Posted tagged ‘brown bread’

“Spring is a powerful spell. The blue. The clouds high up and puffy. The air warmer than it’s been for weeks.”

June 3, 2017

I have no flowers yet. Yesterday was a bust. I didn’t even leave the house except to walk Gracie to the back gate a few times during the day and into the night. I just had no ambition. Some days I’m like that.

Today is sunny and warm, but there is a possibility of showers. It is in the mid 60’s now and may get as low as 51˚, normal spring time weather for New England. I’m happy with showers. They tend to come quickly and leave as quickly. Rain stays around.

All the rain has made for a lush, green world. My lawn has new grass in spots, Gracie squat spots. The rest of the lawn is filling in nicely, and every day new blooms open in the garden. I noticed some of the flowers have seeded themselves and are blooming in new spots. The irises have buds, large purple buds close to blooming. Every day a different delight in the garden catches my eye.

While I’ve been writing this, the sun has disappeared. Clouds have covered it, and I’m not so sure it will be back. The chance of showers is closer to a certainty.

The longer days confuse me. I’m surprised when I check the clock and find out it is still early afternoon but therein lies a problem. I’m a bit confused as to when early afternoon ends and late afternoon begins. I’m leaning toward 4 o’clock.

I’m having hot dogs for dinner tonight, but I’m skipping the beans and brown bread. I never did eat the beans, and I can’t remember when last I ate brown bread. Regardless, though, I’m still calling tonight’s supper a Saturday tradition.

“All sorrows are less with bread. ”

May 21, 2017

Today is glorious. It is sunny and squint your eyes bright. There is barely a breeze. The high today will be 65˚. I’m thinking a perfect early spring day.

I woke up at some time during the night as I was cold. When I checked the thermostat, it said 63˚. I turned the heat on and it started right away. I went back to bed and fell asleep snuggled under a second afghan and warmed by the dog next to my legs.

This morning I had English muffins. I used them to hide Gracie’s pills. She was suckered by the butter. Sometimes I am too. It melts into those nooks and crannies. Coffee was the rest of my breakfast, a blend from Uganda. I had three cups.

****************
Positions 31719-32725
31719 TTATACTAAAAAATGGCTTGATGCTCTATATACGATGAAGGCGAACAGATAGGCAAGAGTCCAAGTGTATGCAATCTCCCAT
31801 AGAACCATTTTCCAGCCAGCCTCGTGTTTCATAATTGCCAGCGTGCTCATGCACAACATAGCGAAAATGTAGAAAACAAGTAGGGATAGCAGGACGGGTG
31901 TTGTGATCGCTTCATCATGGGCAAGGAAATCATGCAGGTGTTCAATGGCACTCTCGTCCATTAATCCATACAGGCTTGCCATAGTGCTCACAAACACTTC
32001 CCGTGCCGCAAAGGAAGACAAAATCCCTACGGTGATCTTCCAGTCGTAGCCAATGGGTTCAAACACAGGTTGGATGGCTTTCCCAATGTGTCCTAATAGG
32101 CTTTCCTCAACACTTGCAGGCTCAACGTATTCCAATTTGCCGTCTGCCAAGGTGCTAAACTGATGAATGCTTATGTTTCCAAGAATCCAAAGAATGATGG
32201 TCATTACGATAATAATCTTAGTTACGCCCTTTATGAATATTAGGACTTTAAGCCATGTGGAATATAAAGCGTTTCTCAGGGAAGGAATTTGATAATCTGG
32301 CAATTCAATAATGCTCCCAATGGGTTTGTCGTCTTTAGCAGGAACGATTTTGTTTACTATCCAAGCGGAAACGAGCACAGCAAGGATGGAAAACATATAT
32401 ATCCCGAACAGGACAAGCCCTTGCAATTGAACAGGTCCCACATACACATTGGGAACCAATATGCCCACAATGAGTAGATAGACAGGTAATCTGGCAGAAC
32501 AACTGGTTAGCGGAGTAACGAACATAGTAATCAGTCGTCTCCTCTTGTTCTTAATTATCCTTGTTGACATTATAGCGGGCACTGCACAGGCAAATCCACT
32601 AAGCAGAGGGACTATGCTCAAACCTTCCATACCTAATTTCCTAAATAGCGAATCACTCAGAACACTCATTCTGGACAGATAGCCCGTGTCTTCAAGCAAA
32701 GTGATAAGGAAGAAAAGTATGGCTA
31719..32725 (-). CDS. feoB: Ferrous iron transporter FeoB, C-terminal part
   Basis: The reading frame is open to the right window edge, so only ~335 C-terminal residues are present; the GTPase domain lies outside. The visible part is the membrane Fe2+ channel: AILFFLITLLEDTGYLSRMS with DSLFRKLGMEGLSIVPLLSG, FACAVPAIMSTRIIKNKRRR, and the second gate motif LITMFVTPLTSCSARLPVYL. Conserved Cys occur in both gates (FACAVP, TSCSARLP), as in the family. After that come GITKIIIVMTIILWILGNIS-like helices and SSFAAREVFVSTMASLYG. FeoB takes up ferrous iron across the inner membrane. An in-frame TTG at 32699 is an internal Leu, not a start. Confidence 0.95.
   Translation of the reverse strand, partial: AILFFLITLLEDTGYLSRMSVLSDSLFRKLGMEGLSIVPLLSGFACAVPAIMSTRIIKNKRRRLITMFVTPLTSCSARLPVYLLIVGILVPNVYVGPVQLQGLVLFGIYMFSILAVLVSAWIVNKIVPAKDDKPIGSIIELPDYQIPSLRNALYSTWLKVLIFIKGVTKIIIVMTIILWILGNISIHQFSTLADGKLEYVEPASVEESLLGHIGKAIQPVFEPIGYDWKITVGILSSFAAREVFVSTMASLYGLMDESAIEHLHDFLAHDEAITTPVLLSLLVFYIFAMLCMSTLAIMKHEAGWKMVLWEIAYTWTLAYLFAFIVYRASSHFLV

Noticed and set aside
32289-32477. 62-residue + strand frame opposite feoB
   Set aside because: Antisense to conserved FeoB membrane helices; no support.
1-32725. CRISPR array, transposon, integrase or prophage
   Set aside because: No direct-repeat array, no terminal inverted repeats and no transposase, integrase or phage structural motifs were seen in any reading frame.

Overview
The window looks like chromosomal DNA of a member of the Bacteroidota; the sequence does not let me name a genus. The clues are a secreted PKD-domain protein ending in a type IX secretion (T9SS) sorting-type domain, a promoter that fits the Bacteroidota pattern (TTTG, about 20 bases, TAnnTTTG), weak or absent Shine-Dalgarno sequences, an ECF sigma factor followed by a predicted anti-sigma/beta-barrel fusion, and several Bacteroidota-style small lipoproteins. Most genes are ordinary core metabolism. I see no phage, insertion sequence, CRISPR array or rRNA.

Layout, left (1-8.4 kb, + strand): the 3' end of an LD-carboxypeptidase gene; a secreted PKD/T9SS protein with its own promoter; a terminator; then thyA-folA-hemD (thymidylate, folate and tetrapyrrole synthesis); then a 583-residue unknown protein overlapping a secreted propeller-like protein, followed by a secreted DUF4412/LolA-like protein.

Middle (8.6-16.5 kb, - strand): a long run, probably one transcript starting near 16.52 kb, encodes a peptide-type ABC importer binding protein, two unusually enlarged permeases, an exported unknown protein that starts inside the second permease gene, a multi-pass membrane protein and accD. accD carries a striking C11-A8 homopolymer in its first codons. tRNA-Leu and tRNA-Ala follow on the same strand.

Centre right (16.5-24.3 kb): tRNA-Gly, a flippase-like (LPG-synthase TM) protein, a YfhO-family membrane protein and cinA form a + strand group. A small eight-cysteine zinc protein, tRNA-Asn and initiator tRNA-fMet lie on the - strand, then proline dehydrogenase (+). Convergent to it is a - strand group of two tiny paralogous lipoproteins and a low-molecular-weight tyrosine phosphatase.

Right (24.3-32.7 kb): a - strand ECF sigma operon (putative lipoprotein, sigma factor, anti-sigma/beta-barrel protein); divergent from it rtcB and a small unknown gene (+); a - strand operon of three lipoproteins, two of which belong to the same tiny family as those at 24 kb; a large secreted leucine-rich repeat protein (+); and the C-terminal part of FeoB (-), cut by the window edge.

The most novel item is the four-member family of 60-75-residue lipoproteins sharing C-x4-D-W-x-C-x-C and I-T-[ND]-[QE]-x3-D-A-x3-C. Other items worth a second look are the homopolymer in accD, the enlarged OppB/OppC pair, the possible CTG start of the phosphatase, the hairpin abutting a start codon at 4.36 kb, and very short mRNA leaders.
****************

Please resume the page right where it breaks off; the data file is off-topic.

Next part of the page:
I love bread. When I buy a loaf, I try all differents sorts of bread. I really have no favorite though Scali bread is right up there. When I was a kid, I thought bread came only in squishy white except for Saturday night’s brown bread which really didn’t seem to me to be bread at all. I like cornbread which always comes in squares. In Ghana, the bread was sold as an uncut loaf. At stops on the road, women ran to the windows to sell fruit and those loaves of bread. They cost 20 pesewas, about 20 cents. We used to pull pieces off the loaf and eat it plain. My last bread purchase was naan. It makes a good toast and an interesting sandwich. When I’m out, the choices are limited. I usually end up with rye.

Crackers are another favorite of mine. When I was a kid, my mother always bought Saltines and Ritz crackers. I’d put saltines in soup and wait to eat them when they were mushy. They also made a great snack, a peanut butter and jelly or a peanut butter and Fluff sort of cracker sandwich. Now I buy all sorts of crackers mostly to go with cheese. I really haven’t any favorites.

My favorite pie is lemon meringue, and I always have some lemon curd around the house. I also love pineapple. When I was a kid, we only had canned pineapple, and I don’t remember eating it all that much. I don’t even remember seeing a fresh pineapple in the supermarket. We always had apples and oranges and sometimes tangerines and strawberries, always as strawberry shortcake. I first tasted a variety of fruits in Ghana. I was amazed at how good mango and pawpaw (papaya) are.

It was Africa which introduced me to different foods. It gave me a willingness to try new things, some of which I still can’t pronounce, but that doesn’t matter as long as whatever it is I’m eating tastes good.

“I make no secret of the fact that I would rather lie on a sofa than sweep beneath it.”

April 29, 2017

Today is cloudy and damp. It is supposed to be a warm day with the temperature reaching the mid 60’s, but it had better clear up quickly as it is a threatening sky. When Gracie and I went out, I waited for her and by the time I got inside I was chilly.

Gracie and I had a bad night. Falling asleep was difficult so I gave up trying around 2:30 and turned on the TV. It was 4 on my last time check before I finally fell into the arms of Morpheus. Poor Gracie was restless, and it was my fault.